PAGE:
It seems yet another county is hoping to solve its gun violence problem with gift cards.

Prince George’s County in Maryland is reportedly looking to expand its gun buyback program, which was launched back in 2012. The effort is likely in response to the still fairly recent mass shootings in Las Vegas and Sutherland Springs, Texas.

“We want to do everything we can to stop gun violence before it starts,” Corporal Harry Bond, Prince George’s County Police spokesman, tells The Diamondback.

The last buyback event, which was held on November 18th, brought in 161 firearms. For those 161 guns, the county ended up paying out more than $19,600 in gift cards.

According to the program’s sponsors, though – including the First Baptist Church of Glenarden, the Zion Church of Landover and the University of Maryland Prince George’s Hospital Center – the cost is worth it.

“The impact of gun violence is not just seen through homicides and people who have lost their lives in connection to guns, but also people who have been victims of other gun-related crimes like robberies and assaults,” James Marshall, pastor of the Zion Church, tells The Diamondback. “We believe doing this program will incentivize people to make sure all the guns in the county are being managed safely.”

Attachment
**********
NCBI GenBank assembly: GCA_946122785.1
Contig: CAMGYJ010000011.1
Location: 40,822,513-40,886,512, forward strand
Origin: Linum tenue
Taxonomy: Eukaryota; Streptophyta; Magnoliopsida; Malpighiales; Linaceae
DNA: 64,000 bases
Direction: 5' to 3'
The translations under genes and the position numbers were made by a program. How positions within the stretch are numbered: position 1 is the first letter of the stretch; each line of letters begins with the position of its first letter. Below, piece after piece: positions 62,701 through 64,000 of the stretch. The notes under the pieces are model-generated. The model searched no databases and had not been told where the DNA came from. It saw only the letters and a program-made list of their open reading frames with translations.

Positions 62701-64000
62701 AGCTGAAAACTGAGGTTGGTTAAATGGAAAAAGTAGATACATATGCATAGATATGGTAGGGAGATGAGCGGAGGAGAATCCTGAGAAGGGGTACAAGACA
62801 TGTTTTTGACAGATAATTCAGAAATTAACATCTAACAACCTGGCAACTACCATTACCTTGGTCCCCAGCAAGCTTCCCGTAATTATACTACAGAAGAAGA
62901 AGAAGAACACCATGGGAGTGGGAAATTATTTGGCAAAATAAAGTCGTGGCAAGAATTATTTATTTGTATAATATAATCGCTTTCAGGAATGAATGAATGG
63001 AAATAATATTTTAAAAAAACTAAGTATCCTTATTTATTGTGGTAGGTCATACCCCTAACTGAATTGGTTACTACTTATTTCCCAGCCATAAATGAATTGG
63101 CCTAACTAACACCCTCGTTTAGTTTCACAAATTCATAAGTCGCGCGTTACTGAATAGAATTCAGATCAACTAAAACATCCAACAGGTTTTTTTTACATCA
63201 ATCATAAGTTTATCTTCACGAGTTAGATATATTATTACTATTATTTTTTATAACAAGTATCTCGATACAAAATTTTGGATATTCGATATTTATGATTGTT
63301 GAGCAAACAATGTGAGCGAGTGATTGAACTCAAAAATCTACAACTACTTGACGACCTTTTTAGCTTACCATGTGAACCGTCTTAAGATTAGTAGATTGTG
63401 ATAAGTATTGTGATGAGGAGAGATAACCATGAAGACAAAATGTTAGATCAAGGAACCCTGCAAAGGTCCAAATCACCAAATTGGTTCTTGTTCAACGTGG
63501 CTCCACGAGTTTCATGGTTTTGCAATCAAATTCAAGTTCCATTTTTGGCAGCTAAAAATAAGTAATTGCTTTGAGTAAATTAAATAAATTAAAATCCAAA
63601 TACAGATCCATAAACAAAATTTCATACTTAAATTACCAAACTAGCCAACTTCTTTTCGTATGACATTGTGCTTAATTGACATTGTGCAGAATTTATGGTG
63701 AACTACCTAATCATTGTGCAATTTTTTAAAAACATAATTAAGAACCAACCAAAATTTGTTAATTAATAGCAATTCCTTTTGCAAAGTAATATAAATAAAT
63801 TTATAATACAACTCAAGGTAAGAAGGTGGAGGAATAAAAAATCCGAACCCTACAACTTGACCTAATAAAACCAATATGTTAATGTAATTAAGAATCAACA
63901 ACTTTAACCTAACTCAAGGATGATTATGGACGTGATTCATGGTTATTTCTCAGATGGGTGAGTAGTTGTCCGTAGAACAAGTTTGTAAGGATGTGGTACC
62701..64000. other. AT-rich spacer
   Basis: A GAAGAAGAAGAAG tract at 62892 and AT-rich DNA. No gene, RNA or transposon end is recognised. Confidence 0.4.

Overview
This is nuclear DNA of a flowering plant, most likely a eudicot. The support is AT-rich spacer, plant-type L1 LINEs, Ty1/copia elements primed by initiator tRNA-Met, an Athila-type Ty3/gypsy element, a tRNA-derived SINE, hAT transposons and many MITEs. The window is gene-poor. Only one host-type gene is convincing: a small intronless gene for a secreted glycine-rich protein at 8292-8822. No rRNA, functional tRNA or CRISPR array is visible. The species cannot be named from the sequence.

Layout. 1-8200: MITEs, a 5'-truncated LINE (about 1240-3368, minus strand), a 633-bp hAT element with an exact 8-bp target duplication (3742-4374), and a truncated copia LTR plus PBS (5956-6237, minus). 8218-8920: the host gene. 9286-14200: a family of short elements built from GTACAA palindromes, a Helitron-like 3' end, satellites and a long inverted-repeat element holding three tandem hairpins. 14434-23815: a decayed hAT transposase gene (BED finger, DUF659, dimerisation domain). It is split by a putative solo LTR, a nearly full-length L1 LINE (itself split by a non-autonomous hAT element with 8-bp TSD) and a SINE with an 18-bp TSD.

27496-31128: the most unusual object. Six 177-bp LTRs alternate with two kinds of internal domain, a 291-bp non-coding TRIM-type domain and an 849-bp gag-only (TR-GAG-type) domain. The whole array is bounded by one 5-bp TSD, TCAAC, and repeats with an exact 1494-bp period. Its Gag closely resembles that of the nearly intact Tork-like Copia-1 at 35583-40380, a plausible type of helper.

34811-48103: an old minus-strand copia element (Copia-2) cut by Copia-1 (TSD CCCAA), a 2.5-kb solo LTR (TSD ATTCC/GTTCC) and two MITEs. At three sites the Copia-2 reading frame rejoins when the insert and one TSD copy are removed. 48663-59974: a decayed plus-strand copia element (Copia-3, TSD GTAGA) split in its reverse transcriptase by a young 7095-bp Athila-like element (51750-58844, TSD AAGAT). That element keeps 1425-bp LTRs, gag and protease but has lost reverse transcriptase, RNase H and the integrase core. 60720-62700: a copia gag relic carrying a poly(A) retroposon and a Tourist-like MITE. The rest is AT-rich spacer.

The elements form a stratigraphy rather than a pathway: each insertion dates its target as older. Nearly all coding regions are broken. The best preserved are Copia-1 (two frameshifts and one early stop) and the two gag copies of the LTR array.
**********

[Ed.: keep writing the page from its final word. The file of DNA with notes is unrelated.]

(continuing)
“We would love to see more people participate in the program and continue to get the word out about it,” he adds. “Even if it’s just raising awareness that unwanted guns are typically not cared for in a safe way or letting more people know that they don’t have to just live with guns in their houses.”

At least Marshall recognizes that most of the firearms being brought in during buybacks are simply unwanted rather than illegally-owned weapons willingly being turned over by criminals.

Don Kettl, a public policy professor the University of Maryland, also seems to acknowledge this fact and the “limited impact” buybacks have on gun violence. However, to him, that “limited impact” is enough reason to host more of these events.

“Given the supply of guns out there and the political climate, the impact is often only a drop in the bucket,” Kettl tells The Diamondback. “But it’s a bucket where any drop can really make a difference.”

We’ve heard this logic before: if even one gun was taken out of the hands of a criminal then the buyback was a success. 

However, there are a lot more effective – and less costly ways – to get firearms off the streets and out of criminals’ hands. The Brady Campaign labeled Maryland one of the least gun-friendly states in 2015; why don’t we start with enforcing existing laws first.